As such, motivation is a deliberate creation of our own minds and desires. When we need motivation, all we need to do is create it. The act of motivating ourselves is a deliberate, knowing action on our part that helps us reach a dream or a goal. Inspiration lacks this sense of deliberateness. Creating our own motivation isn’t easy, but it’s straightforward. Here are some examples:

  • A single mom feeling motivated to go back to college to provide a better life for her children, even though that would mean working during the day and going to school at night
  • A good Samaritan motivating themselves to volunteer to good causes even though their schedule is already full since they want the world to be a better place for their children
  • A student feeling motivated to push through their studying and maintain good grades because they know they cannot lose their scholarship

We can motivate ourselves to do just about anything. It’s true that we can inspire ourselves to do just about anything, too, but the difference is that we cannot inspire ourselves on demand or with any consistency.

That’s not to say that inspiration is bad. Inspiration has many benefits, and it provides a great productivity boost when it comes to us. However, due to its spontaneous nature, inspiration is never something that should be planned for. Instead, inspiration should be viewed as a surprise benefit of sorts. It can help us significantly in our quest to reach our goals, but that quest needs to be backed by motivation for the rest of the way.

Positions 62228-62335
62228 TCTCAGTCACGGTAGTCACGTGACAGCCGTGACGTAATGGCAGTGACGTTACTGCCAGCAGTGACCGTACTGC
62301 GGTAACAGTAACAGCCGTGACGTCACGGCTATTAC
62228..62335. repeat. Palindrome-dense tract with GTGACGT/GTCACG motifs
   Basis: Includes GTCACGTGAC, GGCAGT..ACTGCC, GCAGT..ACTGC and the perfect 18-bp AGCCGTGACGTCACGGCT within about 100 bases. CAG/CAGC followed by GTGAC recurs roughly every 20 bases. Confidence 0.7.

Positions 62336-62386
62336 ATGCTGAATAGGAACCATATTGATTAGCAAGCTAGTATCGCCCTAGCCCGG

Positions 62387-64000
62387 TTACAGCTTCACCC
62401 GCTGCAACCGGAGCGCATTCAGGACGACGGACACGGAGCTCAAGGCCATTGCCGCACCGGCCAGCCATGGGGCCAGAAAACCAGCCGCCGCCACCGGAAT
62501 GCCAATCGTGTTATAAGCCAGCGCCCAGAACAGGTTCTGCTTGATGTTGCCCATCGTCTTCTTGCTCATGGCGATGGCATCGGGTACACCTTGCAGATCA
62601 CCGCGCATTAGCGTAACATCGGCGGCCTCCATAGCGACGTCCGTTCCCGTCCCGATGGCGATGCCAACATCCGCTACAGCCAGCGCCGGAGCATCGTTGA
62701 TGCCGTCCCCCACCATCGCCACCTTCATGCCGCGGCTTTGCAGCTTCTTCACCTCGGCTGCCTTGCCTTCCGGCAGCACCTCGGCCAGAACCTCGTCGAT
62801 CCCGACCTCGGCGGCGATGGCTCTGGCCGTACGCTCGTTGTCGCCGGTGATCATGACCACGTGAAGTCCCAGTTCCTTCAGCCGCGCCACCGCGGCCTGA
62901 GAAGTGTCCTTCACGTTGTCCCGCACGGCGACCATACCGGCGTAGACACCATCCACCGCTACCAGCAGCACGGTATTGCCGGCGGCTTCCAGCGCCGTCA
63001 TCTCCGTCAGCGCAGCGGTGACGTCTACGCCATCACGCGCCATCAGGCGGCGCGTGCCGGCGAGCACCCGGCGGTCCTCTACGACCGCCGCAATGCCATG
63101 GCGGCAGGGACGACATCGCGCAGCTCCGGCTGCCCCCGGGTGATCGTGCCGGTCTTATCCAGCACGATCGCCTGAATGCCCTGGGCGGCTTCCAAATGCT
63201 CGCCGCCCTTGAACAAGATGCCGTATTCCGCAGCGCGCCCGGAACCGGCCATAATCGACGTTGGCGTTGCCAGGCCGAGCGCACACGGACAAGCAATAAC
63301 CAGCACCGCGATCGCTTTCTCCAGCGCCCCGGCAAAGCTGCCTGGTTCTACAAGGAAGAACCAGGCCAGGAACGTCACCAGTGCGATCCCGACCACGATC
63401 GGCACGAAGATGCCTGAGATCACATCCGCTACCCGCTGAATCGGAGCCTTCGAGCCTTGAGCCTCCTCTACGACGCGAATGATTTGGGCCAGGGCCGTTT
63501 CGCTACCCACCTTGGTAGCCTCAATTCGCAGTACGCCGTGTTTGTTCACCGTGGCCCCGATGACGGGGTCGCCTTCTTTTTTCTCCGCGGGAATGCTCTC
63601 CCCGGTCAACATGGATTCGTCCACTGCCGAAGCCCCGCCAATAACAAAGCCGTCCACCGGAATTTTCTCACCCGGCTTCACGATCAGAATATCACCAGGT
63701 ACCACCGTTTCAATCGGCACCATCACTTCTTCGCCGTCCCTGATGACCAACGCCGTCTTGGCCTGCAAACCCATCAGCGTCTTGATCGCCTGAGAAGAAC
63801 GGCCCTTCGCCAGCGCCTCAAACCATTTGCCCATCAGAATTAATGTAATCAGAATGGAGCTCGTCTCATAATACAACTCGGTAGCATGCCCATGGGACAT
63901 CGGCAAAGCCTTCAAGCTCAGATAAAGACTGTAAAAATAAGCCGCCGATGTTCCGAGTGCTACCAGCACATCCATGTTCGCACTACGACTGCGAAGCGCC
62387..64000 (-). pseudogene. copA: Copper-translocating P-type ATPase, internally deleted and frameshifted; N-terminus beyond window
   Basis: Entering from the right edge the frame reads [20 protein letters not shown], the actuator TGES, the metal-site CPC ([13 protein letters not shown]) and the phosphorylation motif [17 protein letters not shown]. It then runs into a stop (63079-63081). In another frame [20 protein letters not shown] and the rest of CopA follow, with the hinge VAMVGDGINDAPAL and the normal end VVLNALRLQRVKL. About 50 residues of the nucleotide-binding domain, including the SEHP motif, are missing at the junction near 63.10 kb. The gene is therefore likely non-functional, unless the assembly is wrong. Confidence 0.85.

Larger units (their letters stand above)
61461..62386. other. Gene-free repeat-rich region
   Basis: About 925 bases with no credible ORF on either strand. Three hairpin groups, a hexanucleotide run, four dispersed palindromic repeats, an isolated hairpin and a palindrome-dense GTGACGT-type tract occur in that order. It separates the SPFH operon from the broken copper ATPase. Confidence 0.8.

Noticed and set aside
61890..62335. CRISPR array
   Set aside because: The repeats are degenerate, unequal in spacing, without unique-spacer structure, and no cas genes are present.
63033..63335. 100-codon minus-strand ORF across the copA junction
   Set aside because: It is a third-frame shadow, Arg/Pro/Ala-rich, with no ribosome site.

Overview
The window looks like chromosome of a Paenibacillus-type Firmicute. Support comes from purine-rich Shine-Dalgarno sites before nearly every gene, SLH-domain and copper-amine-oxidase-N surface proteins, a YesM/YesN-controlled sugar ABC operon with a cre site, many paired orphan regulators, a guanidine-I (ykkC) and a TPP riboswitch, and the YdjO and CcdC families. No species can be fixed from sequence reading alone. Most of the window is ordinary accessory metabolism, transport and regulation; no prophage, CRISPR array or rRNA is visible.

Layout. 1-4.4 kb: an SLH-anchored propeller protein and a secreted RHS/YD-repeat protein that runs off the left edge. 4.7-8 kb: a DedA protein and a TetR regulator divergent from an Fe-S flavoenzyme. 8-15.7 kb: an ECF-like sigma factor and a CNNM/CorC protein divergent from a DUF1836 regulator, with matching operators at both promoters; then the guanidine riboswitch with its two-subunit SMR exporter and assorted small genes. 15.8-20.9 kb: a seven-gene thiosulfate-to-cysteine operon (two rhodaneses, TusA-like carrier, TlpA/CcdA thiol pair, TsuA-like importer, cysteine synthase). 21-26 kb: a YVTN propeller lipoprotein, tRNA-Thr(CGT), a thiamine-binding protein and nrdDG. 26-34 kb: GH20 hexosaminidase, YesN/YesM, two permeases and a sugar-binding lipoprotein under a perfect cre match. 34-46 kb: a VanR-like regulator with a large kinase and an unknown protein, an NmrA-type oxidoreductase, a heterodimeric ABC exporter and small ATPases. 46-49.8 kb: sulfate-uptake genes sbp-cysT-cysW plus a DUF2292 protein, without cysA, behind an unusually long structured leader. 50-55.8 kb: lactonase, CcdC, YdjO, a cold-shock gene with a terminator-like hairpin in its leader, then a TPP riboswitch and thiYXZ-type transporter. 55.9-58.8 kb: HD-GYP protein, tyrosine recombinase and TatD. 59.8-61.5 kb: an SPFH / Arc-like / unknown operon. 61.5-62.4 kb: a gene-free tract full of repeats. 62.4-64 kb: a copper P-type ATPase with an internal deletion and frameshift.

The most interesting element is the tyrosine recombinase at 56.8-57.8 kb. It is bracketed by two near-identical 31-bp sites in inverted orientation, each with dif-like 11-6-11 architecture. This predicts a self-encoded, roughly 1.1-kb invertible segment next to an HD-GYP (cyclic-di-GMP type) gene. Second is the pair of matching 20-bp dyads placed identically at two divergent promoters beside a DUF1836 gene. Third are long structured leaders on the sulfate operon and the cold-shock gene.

Happiness vs. Hardship

An unfortunate aspect of motivation and inspiration is that they make us feel very differently. Fundamentally, inspiration is difficult to achieve but easy to feel. Inspiration makes us feel happy, drives us forward, and almost eases the way for us. When we’re feeling inspired, things feel effortless and enjoyable. Something outside of us is pulling us forward and helping us get things done.

However, motivation is not a fundamentally enjoyable thing. Motivation is hard. Motivating ourselves to do something that we don’t want to do or don’t feel like doing can feel like running a marathon or climbing a mountain. What’s more, it can be hard to sustain motivation for long periods of time. When we’re motivated but not inspired, we can easily feel stressed, discouraged, and worried.

Inspiration exists on its own without the help of any other emotion or feeling. Motivation, however, needs to be tempered by other emotions, or else the downsides can sometimes outweigh the benefits. These tempering emotions or conditions can be things like:

  • Hope
  • Love for someone else (or yourself)
  • Discipline
  • Determination
  • Certain life circumstances

Emotions or conditions like those we listed above help counterbalance the downsides of motivation. For example, when we want our children to have a better life than we did, we can feel motivated to do things like start college funds for them or help protect the environment so they can enjoy it as we did. These feelings help us persevere when just pushing through hardship starts to wear us down.